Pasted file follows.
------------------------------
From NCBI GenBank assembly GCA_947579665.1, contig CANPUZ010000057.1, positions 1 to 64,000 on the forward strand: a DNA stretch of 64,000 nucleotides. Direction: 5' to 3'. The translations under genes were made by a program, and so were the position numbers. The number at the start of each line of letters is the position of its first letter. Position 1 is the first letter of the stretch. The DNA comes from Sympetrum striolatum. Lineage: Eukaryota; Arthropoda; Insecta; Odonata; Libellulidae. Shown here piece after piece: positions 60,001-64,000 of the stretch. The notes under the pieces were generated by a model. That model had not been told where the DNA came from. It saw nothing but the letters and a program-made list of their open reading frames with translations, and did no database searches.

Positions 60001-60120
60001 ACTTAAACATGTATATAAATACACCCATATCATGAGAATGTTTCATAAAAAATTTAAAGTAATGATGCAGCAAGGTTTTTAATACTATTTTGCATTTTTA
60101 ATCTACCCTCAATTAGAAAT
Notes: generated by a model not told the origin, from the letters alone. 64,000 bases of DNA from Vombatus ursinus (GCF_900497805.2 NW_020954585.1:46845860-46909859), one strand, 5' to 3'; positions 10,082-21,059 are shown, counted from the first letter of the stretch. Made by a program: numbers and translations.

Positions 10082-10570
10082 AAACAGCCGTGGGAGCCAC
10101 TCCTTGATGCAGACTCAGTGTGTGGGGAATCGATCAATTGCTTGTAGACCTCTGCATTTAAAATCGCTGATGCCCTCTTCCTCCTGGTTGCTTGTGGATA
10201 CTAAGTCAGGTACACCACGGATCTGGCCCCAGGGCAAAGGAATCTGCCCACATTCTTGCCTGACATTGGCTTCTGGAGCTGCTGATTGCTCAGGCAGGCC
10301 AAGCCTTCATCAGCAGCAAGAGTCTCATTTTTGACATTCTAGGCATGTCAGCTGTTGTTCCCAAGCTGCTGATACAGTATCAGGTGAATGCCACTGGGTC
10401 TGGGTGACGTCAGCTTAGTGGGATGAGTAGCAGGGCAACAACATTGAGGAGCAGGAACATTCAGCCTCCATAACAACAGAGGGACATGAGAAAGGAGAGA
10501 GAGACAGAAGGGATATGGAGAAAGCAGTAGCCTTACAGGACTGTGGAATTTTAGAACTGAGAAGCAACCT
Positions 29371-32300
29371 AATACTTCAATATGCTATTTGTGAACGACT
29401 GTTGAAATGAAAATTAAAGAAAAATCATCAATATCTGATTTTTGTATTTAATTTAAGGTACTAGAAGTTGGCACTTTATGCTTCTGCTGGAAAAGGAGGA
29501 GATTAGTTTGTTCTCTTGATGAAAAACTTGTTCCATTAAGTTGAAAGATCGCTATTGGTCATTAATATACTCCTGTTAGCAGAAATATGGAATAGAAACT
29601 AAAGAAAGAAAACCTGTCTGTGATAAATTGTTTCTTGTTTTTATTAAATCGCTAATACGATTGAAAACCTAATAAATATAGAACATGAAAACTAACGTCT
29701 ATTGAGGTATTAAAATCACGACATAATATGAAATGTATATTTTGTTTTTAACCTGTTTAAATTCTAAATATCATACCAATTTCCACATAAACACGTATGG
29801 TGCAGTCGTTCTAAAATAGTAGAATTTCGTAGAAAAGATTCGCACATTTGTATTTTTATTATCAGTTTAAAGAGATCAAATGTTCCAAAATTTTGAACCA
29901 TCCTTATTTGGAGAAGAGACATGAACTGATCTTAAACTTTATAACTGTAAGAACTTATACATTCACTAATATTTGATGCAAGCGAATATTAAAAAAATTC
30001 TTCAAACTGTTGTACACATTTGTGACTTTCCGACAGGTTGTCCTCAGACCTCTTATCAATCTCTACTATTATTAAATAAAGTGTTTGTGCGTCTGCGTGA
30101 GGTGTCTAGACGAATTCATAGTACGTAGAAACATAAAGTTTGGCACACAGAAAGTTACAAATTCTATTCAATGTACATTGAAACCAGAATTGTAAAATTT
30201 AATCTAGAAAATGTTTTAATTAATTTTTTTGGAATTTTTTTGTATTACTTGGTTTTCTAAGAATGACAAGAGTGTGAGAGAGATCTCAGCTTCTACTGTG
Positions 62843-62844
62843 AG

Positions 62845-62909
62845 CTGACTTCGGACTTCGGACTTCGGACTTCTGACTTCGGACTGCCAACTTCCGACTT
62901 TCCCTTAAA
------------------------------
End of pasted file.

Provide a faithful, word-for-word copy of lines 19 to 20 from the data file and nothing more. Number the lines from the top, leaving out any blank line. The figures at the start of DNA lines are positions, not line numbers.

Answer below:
29801 TGCAGTCGTTCTAAAATAGTAGAATTTCGTAGAAAAGATTCGCACATTTGTATTTTTATTATCAGTTTAAAGAGATCAAATGTTCCAAAATTTTGAACCA
29901 TCCTTATTTGGAGAAGAGACATGAACTGATCTTAAACTTTATAACTGTAAGAACTTATACATTCACTAATATTTGATGCAAGCGAATATTAAAAAAATTC